Australian boy arrested for putting needles in strawberries

В Австралии задержали подростка подкладывающего иголки в клубнику

The offender faces up to 10 years in prison

A young person has been arrested after admitting putting needles in the fruit as a copycat prank, police said.

She said they would be working closely with police in their investigation and urged customers to cut the fruit as a safety precaution. Police did not name the boy.

The Queensland Government also said on Tuesday it would spend a further $1 million to investigate gaps in the supply chain, assist farmers and promote local strawberries.

One big retailer in New Zealand said it would halt the sale of Australian strawberries in the wake of the scare.

But Dutton said he believed numerous 100 separate reports were hoaxes or copycats, and he was angry about the diversion of police resources to the matter.

In addition to the contaminated strawberries, needles have now been found in apples and bananas.

Authorities are searching for more suspects as more than 100 reports of sabotaged fruit have poured in.

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Prime Minister Scott Morrison, labelling those behind the mass adulteration of fruit as "grubs" and "cowards", said Parliament would continue sitting this week until it passed a new law targeting "reckless behaviour".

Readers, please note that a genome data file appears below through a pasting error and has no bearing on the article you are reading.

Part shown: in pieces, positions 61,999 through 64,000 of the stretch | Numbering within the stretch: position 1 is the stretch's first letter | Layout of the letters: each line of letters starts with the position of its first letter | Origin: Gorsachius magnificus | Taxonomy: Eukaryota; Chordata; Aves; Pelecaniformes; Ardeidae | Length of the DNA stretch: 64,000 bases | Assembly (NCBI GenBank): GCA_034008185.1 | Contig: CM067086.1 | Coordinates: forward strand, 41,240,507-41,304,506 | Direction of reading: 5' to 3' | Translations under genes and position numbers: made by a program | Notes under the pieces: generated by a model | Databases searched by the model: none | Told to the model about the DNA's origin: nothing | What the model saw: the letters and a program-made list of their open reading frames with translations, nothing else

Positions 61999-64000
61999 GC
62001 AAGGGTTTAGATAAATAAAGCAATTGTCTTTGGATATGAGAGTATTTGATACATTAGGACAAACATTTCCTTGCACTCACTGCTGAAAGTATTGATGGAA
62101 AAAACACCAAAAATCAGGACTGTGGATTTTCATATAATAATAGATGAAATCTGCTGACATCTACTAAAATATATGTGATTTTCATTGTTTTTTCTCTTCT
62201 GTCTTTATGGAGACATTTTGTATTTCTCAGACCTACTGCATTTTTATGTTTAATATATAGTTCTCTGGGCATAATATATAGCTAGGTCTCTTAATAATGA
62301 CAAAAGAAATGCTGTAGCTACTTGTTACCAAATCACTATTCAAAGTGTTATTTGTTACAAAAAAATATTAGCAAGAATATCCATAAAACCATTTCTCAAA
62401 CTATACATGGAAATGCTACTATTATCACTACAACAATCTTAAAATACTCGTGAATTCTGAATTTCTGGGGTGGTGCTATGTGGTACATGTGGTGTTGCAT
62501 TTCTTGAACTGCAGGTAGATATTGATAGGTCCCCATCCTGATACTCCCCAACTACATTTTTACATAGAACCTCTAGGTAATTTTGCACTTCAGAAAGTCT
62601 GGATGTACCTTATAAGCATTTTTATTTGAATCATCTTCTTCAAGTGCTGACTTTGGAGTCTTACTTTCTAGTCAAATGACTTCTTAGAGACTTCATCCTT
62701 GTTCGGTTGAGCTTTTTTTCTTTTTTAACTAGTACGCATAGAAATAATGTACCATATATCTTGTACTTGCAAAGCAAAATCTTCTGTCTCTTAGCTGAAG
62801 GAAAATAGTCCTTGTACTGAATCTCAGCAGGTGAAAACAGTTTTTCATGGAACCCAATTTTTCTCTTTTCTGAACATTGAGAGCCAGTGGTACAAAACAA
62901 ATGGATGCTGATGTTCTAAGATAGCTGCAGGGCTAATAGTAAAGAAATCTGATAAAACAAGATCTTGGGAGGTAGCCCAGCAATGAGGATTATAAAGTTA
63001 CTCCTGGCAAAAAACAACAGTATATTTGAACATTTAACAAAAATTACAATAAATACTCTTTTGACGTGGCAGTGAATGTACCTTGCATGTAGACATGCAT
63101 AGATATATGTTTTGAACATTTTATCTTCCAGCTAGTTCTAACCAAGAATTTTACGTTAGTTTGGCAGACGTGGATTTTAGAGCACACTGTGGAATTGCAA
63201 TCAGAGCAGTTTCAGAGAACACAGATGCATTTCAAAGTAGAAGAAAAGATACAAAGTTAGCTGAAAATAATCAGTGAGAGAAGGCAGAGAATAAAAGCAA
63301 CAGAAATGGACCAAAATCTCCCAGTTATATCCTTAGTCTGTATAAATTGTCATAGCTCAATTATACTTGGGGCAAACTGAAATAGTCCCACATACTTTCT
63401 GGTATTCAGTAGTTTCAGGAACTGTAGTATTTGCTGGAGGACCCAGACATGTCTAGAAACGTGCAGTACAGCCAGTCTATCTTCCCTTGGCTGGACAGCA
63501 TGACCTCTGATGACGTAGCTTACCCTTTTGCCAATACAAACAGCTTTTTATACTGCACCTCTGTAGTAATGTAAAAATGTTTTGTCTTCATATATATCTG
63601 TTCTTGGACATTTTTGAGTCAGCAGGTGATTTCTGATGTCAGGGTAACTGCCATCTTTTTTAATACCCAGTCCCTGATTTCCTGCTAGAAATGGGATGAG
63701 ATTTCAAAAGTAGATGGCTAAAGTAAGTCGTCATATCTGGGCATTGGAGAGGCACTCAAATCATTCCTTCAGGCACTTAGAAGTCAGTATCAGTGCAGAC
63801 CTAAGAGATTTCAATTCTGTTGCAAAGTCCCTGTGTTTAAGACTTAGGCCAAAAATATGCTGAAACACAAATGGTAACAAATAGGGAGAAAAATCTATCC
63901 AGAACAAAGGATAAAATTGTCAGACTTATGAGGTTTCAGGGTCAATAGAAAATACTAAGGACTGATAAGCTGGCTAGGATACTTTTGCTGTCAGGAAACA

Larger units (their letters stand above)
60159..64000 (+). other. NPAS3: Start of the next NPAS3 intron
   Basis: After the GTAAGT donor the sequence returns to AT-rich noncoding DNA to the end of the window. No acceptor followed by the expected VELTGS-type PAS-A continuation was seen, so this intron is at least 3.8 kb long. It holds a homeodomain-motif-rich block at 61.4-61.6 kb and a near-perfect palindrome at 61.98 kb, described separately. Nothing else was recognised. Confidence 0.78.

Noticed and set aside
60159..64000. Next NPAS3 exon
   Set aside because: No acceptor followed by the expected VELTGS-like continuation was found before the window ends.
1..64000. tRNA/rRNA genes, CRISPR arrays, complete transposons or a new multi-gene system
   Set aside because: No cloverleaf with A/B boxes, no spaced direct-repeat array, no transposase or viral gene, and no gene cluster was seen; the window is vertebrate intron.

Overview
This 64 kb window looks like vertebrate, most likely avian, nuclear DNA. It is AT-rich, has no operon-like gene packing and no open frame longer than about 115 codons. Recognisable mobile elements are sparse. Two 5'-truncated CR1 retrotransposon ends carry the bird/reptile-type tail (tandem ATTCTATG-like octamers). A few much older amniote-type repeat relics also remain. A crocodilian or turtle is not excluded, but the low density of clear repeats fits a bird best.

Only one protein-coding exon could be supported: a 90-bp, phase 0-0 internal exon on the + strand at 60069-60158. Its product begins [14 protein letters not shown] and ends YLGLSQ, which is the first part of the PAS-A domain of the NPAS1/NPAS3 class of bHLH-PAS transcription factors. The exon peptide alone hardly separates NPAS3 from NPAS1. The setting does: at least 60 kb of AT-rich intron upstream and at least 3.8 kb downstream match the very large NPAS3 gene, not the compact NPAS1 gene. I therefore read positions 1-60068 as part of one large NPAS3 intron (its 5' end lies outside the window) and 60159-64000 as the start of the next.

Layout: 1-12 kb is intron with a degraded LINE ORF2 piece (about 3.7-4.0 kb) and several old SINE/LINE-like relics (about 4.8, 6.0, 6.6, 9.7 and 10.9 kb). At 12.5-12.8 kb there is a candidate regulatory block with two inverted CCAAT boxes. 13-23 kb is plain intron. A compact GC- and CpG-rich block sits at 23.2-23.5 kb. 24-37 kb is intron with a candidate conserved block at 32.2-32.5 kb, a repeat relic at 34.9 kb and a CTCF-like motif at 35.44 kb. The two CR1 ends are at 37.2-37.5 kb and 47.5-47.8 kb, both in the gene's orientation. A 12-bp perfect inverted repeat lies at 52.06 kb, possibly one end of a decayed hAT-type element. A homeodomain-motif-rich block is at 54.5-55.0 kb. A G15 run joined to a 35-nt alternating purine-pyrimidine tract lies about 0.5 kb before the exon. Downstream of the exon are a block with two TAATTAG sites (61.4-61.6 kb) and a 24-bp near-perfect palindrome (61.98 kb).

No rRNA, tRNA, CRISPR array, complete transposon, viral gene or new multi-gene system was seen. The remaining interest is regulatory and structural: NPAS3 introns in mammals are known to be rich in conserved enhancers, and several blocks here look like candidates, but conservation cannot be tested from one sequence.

He added: "And if you do that sort of thing in this country, we will come after you, and we will throw the book at you".

"The sabotage of our strawberry industry is not just an attack on hard-working growers and workers, but it reaches into nearly every home and school lunch box", Queensland Premier Annastacia Palaszczuk said Wednesday.

The brands have since been recalled by Queensland Health.

The federal government pledged A$1m (£550,000; $720,000) to assist the strawberry industry, matching a commitment made by Queensland.

But while authorities across the affected states work to find the people responsible for the interfered-with fruit, the Guardian reports the contamination scare has spread, and that all states could now be affected.

"Coles has worked with our suppliers to implement additional control measures to ensure strawberries are inspected before they are sent to supermarkets", a spokesperson for the grocery store giant said.

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"I'm just as disgusted as you are", Ms Palaszczuk said.

There have been dozens of other reports of tampered fruit across Australia over the last week, but many of those are believed to be hoaxes.

According to officials, the food crisis has forced one strawberry farm to completely dump all of its produce.

The government of Queensland has offered a reward of 100,000 Australian dollars (about $71,510) for information leading to the arrest and conviction of anyone responsible for the contamination.

Former Nationals leader Barnaby Joyce said the culprits must be "pursued and hunted down".

In Victoria the opposition has called for bipartisan support to create a new offence for deliberately contaminating food with a mandatory three year prison sentence.

"We are dumping strawberries - we have stopped some of the varieties already", he told the ABC.

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